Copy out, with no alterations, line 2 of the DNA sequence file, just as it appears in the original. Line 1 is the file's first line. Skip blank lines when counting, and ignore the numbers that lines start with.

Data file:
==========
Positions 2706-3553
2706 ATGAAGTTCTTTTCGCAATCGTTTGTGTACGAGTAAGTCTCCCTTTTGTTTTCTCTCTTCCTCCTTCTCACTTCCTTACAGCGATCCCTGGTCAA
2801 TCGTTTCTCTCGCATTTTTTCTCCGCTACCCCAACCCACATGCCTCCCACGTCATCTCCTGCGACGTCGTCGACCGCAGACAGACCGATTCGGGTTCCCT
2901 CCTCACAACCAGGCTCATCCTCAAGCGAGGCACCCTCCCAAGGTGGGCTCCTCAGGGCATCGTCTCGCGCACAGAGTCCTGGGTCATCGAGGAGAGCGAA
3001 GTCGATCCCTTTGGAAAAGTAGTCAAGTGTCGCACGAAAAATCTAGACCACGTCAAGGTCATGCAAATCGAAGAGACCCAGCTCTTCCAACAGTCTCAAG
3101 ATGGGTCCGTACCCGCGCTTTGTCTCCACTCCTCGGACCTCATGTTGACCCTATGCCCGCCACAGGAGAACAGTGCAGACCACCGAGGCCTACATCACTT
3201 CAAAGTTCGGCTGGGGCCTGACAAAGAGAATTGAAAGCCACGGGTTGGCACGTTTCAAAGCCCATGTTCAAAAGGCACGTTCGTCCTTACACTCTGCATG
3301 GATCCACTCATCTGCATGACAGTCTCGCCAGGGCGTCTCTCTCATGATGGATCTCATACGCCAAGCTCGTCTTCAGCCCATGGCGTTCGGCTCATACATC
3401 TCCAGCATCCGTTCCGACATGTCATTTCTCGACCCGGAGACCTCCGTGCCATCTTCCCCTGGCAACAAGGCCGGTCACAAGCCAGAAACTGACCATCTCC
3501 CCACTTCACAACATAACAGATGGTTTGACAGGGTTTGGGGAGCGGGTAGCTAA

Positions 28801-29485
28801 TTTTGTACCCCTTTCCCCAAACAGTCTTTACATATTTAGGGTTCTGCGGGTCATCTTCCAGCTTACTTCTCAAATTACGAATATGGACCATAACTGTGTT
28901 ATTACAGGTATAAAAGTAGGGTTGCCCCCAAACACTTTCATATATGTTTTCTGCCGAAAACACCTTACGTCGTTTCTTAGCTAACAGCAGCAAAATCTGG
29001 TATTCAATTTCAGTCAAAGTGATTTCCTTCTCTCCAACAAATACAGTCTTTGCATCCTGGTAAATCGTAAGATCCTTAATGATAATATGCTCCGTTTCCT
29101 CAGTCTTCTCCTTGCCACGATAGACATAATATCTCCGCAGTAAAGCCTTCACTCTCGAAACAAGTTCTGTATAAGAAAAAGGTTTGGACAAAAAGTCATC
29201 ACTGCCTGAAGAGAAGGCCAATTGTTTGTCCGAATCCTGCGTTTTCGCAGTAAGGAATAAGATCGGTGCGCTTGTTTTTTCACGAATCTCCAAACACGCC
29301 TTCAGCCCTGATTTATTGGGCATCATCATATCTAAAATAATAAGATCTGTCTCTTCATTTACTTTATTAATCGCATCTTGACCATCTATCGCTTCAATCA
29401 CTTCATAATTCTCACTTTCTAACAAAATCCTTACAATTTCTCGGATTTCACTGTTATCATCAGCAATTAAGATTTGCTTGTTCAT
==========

2706 ATGAAGTTCTTTTCGCAATCGTTTGTGTACGAGTAAGTCTCCCTTTTGTTTTCTCTCTTCCTCCTTCTCACTTCCTTACAGCGATCCCTGGTCAA